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Moss v. Hanrahan

September 29, 2009


The opinion of the court was delivered by: Marian W. Payson United States Magistrate Judge


Plaintiff Dwayne Moss ("Moss") in the above-captioned matter has filed a pro se complaint pursuant to 42 U.S.C. § 1983, alleging that defendants violated his constitutional rights by assaulting him and denying him appropriate medical care. (Docket # 1). Currently before this Court are the following four motions by Moss: (1) to amend the complaint (Docket # 63); (2) for an order compelling responses to discovery requests (Docket # 58); (3) for sanctions against defendants for failing to comply with an order by this Court to produce photographs (Docket # 65); and (4) for permission to file evidence with this Court (Docket # 73).


Motion to Amend

A. Background

Moss originally filed this action against various officers of the Southport Correctional Facility on September 18, 2006. (Docket # 1). Moss's first claim alleges that on October 11, 2003, defendants Hanrahan, Gleason and Scoble assaulted him, causing injury, in violation of his Eighth and Fourteenth Amendment rights. (Id.). Moss's second claim alleges that defendants Northrup, Alves, Barnard and McGinnis conspired to thwart his efforts to grieve the October 11, 2003 assault and also deprived him of proper medical treatment for his injuries in retaliation for his complaints, in violation of his First, Eighth and Fourteenth Amendment rights. (Id.).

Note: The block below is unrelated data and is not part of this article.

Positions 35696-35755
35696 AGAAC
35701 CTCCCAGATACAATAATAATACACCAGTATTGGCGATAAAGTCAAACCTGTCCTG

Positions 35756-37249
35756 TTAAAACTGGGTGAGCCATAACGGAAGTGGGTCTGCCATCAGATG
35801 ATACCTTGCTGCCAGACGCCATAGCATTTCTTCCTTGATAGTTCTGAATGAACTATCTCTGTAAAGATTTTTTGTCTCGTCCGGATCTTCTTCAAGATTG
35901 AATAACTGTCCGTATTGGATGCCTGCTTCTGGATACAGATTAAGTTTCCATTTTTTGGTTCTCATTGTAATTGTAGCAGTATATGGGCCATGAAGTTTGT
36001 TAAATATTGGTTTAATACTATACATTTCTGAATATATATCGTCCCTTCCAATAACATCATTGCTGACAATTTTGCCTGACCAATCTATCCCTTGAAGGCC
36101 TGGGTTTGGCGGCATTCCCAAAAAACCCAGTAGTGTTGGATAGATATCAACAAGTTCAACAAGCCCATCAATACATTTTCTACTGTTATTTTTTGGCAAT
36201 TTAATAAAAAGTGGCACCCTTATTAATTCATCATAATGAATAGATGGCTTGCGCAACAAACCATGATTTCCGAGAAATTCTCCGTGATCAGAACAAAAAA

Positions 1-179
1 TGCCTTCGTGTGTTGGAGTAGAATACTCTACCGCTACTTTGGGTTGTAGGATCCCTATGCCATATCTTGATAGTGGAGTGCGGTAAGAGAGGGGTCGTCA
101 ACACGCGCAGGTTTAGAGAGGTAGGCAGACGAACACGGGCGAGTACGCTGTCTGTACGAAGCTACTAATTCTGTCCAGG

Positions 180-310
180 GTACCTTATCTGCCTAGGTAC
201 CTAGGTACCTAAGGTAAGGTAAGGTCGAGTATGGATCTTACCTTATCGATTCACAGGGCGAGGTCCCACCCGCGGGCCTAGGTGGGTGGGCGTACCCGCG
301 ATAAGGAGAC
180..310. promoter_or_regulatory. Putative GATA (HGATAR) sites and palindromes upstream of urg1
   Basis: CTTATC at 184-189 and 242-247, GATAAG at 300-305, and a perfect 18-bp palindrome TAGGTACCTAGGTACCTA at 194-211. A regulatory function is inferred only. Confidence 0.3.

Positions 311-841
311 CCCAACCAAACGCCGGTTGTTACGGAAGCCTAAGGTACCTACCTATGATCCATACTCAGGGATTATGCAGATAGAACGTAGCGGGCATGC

Extended several times, the last-ordered deadline for amending the pleadings was December 15, 2008. (Docket # 57).*fn1 Defendants have not opposed Moss's motion to amend his complaint.

Moss's proposed amended complaint significantly amplifies the allegations from the first. For example, with respect to the first cause of action, Moss describes in greater detail the October 2003 assault and seeks to add four additional defendants: Augustine, John Doe, Robinson and Morse. (Docket # 63 at ¶¶ 1-37, 117). Similarly, with respect to the second cause of action, the proposed amended complaint expands its allegations of inadequate medical care and seeks to add another defendant, John "Albany" Doe. (Id. at ¶¶ 38-59, 118). Moss further augments his claims regarding defendants' efforts to thwart his filing of grievances by adding that former Inmate Grievance Supervisor Hale, a newly-proposed defendant, ignored his grievances about the alleged October 2003 assault. (Id. at ¶¶ 60-66).